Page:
Although our beleaguered universities continue their seemingly inexorable march from being institutions of higher education to resembling, more and more, political and social re-education camps for the young, every now and then the students demonstrate that they remain well ahead of campus administrations and faculties when it comes to appreciating the true role of our colleges and universities: It appears that our universities’ efforts at attitudinal indoctrination have not been wholly successful.
We see the latest example at Harvard in an editorial in the college newspaper The Harvard Crimson. Headlined “A University, Not A Think Tank: Harvard should not issue a formal position on inequality” (The Harvard Crimson, December 14, 2011), the undergraduate journalists take their professors to task for continuing on the perilous journey of politicizing the institution by seeking to have the school, in the editorial’s words, “use its position to make a statement against social inequalities.”
The statement, triggered by the ubiquitous “Occupy” movement that recently swept the nation as well as many college campuses, was proposed at the December faculty meeting by Professor Susan Suleiman, acting chair of the Department of Romance Language and Literatures. While the student editorialists agreed with Professor Suleiman “that social inequality is an important issue to address in today’s society,” they warned against turning a university into a “think tank” by officially espousing political and social positions.
The Crimson editorial argues that Harvard’s primary responsibility is “to promote free discourse,” and that the university’s taking a formal and official position on “contemporary political issues…such as inequality” would inevitably move it in the direction of, for example, “endors[ing] a presidential candidate, or impos[ing] a political litmus test for faculty.”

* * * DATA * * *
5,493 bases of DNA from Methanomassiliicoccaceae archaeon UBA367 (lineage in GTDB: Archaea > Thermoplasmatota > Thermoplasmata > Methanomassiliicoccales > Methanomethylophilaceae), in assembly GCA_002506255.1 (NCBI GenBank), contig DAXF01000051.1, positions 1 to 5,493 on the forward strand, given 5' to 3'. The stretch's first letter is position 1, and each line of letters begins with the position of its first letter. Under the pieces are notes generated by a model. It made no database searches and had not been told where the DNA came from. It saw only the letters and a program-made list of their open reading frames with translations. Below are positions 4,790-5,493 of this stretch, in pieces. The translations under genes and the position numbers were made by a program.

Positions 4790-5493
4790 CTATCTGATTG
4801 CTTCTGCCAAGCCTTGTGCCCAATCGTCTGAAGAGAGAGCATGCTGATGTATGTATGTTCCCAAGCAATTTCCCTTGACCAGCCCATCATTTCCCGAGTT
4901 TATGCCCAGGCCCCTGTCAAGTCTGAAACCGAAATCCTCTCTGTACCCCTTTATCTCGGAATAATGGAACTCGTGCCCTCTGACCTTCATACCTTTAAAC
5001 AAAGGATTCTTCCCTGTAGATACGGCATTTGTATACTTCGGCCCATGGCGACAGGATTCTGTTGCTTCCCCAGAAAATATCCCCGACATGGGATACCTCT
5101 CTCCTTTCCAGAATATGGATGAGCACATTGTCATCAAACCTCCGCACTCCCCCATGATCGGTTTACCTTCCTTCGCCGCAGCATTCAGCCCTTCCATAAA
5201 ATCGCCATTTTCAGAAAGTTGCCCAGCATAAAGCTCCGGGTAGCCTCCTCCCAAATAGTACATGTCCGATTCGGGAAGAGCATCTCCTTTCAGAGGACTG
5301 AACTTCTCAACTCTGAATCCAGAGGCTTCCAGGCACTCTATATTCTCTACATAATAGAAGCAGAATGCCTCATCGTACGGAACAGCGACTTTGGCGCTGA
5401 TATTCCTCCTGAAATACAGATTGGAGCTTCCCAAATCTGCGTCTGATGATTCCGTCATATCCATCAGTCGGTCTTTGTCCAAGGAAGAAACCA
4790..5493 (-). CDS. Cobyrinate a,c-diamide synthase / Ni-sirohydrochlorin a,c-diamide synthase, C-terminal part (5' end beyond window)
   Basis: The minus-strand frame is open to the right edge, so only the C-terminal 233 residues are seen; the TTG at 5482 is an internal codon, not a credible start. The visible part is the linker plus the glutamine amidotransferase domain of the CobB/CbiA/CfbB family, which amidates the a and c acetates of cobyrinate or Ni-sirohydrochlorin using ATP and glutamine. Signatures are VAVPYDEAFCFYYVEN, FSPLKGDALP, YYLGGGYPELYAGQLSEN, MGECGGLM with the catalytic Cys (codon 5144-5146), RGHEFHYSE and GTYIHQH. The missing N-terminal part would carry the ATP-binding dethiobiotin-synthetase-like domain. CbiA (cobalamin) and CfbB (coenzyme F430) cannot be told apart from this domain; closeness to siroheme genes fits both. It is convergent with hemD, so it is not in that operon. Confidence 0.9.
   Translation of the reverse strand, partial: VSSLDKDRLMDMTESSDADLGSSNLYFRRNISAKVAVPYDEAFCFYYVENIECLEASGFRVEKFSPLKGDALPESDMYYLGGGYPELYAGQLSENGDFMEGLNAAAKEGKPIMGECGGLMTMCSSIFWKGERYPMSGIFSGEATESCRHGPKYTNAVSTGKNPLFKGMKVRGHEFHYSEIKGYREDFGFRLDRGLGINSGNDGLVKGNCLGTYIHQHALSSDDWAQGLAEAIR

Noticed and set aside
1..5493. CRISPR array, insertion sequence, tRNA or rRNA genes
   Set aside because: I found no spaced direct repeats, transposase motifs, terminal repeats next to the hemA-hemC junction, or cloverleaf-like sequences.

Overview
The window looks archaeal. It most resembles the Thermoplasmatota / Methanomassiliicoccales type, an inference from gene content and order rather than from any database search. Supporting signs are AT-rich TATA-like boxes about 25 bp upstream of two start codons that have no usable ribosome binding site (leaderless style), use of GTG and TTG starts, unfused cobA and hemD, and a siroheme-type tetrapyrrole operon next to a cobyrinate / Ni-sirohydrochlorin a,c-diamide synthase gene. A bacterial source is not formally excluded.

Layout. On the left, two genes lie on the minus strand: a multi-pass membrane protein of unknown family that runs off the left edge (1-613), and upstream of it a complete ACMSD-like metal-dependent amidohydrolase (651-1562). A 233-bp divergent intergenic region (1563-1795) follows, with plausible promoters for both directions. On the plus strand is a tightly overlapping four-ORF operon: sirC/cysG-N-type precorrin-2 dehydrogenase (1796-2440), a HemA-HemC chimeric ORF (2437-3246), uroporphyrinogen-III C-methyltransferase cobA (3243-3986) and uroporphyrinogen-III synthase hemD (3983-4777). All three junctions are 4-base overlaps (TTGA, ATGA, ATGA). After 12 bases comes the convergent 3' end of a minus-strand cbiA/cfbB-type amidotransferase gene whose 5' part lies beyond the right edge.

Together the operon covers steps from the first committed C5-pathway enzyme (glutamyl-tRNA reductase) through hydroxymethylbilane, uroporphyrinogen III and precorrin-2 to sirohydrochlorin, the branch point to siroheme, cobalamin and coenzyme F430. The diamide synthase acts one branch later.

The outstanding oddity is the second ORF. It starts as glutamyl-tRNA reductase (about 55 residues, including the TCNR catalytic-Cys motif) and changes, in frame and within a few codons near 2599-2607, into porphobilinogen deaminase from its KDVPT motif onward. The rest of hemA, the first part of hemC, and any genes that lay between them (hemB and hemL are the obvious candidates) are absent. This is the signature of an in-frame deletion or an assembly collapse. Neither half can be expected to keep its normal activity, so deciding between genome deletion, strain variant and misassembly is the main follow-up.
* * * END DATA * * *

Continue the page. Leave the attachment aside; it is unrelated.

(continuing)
In fact, this would hardly be the first time that the student journalists had to lecture their teachers on the contours of intellectual freedom and of the dangers in crossing the line from education to indoctrination. Whether defending a student’s right to parody seemingly incompetent administrators at the Business School, or castigating the attempted imposition of a racial speech code at the law school, the student editors of the Crimson have for the most part eloquently defended intellectual freedom against those who would constrain it.
But the push against open discourse and intellectual vibrancy at the university has been strong over the last two decades, as university administrators and faculty have made a veritable tradition of betraying these seemingly sacrosanct principles. In 2006 the faculty managed to drive out the university president, Lawrence Summers, for suggesting the existence of scientific evidence of women scientists’ gender-based overall predisposition not to perform at the highest levels, in contrast to their male counterparts. In 2009, the Dean of the Law School publicly embarrassed and castigated a student for a controversial private e-mail expressing the student’s interest in seeing more scientific research results on the hot-button issue of race and intelligence. And at the beginning of the last semester, the Harvard College Dean of Freshmen sought to impose on all new arrivals a “Freshman Pledge.” As explained in this space this past September, it was only because of considerable push-back that the dean retreated from his insistence that the oath be posted at every freshman dorm entryway with a signature line for every student, so that everyone would see which students were, and which were not, prepared to publicly declare their fealty to the notion that “the exercise of kindness holds a place on a par with intellectual attainment,” thereby “upholding the values of the College” that include “inclusiveness and civility.” (For a longer discussion of Harvard’s new tradition of betraying free speech, see this piece by Daniel R. Schwartz.)